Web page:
Skip the navigation

The 2014 Premier 100 IT Leaders: Reinventing themselves many times over

February 24, 2014 06:30 AM ET

Two other critical leadership skills to be gained in relation to reinvention are a mastery of relationships and, perhaps most important, the ability to conceptualize and communicate a vision for your team, department, organization and the enterprise as a whole. To acquire both skills, it helps if you like -- no, love -- change and actively pursue change opportunities.

"For me, it's a personal preference. I love change. So does my wife," says Tony Saldanha, general manager of global business services at Procter & Gamble in Cincinnati.

"We lived in Japan, and our kids were born there," he says. "My approach to living in a different culture is that it's a great learning experience. My approach to my career is the same. I want to move across experiences. If I've done infrastructure for three years, I want to do something outward-facing. I always go with an open mind."

Over the course of his career at P&G, Saldanha has worked in six countries and in functions ranging from procurement to infrastructure. "Over a period of time, you end up being able to blend those experiences, which is an asset in senior leadership."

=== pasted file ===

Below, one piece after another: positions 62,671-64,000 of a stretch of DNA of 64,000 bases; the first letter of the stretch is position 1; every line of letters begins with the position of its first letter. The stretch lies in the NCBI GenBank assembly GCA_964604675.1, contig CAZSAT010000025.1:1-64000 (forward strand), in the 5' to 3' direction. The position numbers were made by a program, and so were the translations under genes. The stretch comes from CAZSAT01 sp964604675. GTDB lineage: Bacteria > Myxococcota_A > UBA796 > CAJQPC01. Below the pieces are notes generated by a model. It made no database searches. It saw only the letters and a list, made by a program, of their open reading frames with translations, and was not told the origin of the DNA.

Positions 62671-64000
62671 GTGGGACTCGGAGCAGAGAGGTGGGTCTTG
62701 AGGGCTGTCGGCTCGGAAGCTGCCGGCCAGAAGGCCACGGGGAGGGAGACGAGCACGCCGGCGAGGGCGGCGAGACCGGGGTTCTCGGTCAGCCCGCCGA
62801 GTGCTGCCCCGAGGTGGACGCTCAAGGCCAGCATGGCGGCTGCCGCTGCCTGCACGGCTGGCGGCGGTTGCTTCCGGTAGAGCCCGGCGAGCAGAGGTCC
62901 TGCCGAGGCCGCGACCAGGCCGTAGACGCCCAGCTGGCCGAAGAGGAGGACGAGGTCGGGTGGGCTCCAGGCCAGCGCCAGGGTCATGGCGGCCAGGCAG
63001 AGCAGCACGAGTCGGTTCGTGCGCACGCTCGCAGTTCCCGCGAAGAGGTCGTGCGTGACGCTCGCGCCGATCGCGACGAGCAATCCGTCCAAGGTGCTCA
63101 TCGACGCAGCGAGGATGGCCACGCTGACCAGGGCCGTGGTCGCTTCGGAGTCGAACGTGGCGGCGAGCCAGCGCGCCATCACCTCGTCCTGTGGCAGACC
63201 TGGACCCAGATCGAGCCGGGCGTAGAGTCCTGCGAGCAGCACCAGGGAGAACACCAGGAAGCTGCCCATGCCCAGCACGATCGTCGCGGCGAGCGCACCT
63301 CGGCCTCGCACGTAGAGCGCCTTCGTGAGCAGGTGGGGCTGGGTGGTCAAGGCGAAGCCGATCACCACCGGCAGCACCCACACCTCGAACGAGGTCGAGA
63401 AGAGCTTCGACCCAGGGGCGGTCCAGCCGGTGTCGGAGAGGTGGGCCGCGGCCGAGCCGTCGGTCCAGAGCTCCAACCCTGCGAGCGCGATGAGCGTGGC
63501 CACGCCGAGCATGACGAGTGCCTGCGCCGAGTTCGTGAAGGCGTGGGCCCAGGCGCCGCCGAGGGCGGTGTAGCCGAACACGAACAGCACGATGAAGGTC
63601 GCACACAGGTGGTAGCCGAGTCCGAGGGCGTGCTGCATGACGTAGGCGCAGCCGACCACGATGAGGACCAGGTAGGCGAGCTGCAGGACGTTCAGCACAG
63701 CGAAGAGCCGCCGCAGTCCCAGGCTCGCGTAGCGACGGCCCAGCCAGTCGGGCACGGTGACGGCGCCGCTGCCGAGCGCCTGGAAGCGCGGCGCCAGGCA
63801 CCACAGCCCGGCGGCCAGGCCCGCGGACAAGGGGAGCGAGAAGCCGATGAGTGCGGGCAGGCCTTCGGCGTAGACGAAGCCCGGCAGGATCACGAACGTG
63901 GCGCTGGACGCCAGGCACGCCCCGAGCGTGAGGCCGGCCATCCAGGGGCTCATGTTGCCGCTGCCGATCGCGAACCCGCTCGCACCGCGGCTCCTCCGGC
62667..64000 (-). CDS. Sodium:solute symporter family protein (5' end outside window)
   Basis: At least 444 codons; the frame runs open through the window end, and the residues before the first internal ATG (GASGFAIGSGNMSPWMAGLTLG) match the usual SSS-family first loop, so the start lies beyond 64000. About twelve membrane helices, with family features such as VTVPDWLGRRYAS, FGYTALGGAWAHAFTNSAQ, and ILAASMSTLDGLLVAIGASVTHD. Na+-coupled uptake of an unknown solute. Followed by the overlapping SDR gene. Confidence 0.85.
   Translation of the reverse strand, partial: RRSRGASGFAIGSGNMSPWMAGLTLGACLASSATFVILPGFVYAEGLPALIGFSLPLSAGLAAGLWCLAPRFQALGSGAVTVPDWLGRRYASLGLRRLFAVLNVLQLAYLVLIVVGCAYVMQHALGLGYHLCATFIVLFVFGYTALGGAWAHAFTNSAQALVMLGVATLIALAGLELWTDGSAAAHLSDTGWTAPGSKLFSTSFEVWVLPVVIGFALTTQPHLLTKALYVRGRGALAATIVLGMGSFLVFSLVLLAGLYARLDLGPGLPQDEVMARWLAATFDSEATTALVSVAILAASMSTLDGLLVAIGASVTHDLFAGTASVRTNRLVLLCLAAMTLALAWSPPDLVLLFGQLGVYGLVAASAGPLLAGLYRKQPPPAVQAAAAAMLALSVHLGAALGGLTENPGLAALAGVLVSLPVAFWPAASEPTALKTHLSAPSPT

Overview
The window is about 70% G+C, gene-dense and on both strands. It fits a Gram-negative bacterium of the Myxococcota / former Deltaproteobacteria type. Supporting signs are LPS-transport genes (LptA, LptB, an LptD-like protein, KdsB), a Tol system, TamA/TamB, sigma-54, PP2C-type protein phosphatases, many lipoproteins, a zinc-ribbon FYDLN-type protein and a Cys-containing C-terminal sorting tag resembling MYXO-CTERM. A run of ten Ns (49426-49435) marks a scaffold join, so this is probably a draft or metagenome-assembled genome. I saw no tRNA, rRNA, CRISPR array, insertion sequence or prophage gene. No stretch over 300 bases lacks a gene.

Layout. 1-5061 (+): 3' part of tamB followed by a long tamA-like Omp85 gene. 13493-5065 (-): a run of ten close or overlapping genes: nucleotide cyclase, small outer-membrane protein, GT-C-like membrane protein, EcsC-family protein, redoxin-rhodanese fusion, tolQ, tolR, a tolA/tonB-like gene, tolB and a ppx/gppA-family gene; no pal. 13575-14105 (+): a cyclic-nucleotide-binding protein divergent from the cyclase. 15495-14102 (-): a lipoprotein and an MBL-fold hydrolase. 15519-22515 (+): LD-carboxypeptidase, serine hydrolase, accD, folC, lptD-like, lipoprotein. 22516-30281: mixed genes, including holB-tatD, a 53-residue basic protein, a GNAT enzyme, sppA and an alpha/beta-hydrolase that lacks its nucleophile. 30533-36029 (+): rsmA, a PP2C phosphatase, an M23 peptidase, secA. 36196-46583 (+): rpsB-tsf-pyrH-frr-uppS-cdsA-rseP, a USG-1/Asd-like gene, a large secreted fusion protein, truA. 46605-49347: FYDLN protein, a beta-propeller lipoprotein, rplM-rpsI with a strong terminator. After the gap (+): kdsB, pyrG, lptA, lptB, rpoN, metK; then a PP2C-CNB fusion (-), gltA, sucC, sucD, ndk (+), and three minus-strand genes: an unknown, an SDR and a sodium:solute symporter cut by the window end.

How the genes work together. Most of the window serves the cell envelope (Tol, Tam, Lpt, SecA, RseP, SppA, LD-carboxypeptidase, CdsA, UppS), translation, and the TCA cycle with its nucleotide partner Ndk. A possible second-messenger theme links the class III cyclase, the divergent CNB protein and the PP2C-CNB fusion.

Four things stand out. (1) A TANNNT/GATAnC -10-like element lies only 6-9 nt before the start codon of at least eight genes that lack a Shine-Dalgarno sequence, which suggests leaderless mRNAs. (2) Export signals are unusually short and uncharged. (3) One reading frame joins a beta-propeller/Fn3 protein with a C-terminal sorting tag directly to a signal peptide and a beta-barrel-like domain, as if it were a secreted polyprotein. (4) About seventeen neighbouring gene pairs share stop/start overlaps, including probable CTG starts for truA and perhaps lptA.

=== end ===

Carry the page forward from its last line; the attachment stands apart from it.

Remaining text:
Similarly, Genentech CIO Cindy Elkins says she "loves being on an incredibly high learning curve." Changing industries played right into that love.

Cindy Elkins
Cindy Elkins

One of Elkins' biggest career leaps occurred when she moved from an executive position at Ariba, a high-tech company, to her current CIO role in the biotech industry.

"I didn't grow up with a science background, but what I loved about biotech was that IT was an equal partner in helping scientists help patients every day," Elkins says. By contrast, "in technology companies, IT can be viewed a little like a second-class citizen," she says.

Still, Elkins -- like so many of this year's Premier 100 honorees -- had a firm nudge out of her comfort zone by a mentor in HR. "She said I should get out of high-tech. She told me she believed in me," Elkins recalls. With that, her next reinvention was underway and she hasn't looked back. Elkins expects to reinvent herself again and again, but she can't pinpoint precisely when and where those new opportunities will present themselves.

"When people see those of us in these types of leadership positions, they think we had it all mapped out and it's all an upward climb," Elkins says. "In fact, it's more like rock climbing or a jungle gym, but you can only see this in retrospect."

Next: See the full list of 2014 honorees

Read more about Management in Computerworld's Management Topic Center.



Our Commenting Policies